Stuart man, two others charged in $100 million cryptocurrency fraud
One Stuart man and two others have been indicted by a South Florida federal grand jury in connection with a global cryptocurrency-based fraud, authorities said Thursday.
Joshua David Nicholas, 28, of Stuart, Emerson Pires, 33, and Flavio Goncalves, 33, both of Brazil, are facing several charges for misleading investors and generating around $100 million in revenues.
According to the indictment, Pires and Goncalves founded "EmpiresX," a cryptocurrency investment platform where Nicholas was the "Head Trader."
Officials said the three men fraudulently promoted EmpiresX and misled investors about a purported proprietary trading “bot” that they claimed could generate guaranteed returns to investors in EmpiresX.
The indictment says Pires and Goncalves then laundered investors’ funds through a foreign-based cryptocurrency exchange. The duo then paid out early EmpiresX investors with money obtained from later investors in a Ponzi-style scheme.
Juan Antonio Gonzalez, U.S. Attorney for the Southern District of Florida, said "Our office is committed to protecting investors from sophisticated scammers seeking to capitalize on the relative novelty of digital currency. As with any emerging technology, those who invest in cryptocurrency must beware of profit-making opportunities that appear too good to be true.”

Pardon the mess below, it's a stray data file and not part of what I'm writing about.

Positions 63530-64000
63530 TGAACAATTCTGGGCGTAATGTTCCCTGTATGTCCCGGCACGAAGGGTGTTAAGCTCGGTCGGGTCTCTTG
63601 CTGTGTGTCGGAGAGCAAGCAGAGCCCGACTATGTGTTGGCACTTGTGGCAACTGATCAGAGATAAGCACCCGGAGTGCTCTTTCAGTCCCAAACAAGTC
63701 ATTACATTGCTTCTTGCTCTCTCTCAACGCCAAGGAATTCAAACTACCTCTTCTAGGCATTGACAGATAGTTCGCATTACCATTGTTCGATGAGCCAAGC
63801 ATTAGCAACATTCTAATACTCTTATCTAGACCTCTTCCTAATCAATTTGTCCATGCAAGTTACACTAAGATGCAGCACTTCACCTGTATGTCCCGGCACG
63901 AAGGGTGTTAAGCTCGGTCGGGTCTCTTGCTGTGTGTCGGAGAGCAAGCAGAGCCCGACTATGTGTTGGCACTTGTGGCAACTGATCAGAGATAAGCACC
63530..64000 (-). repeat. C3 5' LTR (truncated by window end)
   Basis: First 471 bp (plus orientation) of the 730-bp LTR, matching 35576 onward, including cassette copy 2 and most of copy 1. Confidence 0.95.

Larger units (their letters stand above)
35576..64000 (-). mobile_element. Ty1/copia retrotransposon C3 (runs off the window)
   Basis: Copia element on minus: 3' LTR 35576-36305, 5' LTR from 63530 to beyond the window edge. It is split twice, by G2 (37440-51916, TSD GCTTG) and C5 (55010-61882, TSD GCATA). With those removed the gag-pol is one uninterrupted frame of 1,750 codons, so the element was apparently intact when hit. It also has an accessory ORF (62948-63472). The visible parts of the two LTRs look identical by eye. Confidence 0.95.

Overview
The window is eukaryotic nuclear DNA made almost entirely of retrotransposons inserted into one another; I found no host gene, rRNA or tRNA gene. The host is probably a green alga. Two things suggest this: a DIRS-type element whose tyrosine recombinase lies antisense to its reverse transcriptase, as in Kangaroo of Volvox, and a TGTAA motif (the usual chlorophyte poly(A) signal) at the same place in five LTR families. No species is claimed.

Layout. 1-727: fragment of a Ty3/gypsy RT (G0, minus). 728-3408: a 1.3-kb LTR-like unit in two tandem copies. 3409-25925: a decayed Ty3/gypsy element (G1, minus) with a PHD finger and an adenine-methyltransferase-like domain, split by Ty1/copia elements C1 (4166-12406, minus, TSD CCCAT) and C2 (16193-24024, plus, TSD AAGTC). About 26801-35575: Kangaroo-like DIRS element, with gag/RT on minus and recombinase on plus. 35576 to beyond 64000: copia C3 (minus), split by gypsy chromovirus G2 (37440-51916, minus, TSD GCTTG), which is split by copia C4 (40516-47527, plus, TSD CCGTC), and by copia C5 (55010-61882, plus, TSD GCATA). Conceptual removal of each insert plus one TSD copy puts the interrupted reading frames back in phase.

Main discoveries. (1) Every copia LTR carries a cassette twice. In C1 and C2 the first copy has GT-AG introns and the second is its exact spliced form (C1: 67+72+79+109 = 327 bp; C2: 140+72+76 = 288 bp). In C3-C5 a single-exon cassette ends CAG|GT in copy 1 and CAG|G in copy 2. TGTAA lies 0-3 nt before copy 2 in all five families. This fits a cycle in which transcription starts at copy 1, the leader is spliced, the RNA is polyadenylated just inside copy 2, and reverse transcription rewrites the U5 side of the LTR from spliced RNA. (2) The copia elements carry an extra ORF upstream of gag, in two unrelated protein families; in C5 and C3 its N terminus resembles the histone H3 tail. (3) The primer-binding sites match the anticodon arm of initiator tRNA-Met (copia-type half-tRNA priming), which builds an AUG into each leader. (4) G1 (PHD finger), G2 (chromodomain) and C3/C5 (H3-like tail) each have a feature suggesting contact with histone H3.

The case is being investigated by the Federal Bureau of Investigation, FBI, and Homeland Security Investigations, HSI.
“The technology has changed, but the crime remains the same,” said George L. Piro, Special Agent in Charge of FBI Miami. “Unscrupulous fraudsters are nothing new to the investment world - what’s changing is they are now pushing their criminal activity into the cryptocurrency realm. Investors beware. Conduct your due diligence before investing. The FBI would like to commend Homeland Security Investigations for their close cooperation on this case.”
HSI Miami Special Agent in Charge Anthony Salisbury said the agency will pursue anyone who uses these types of schemes to victimize "would-be customers."
All three men have been charged with one count of conspiracy to commit wire fraud and one count of conspiracy to commit securities fraud.
The indictment also charges Pires and Goncalves with conspiracy to commit international money laundering.
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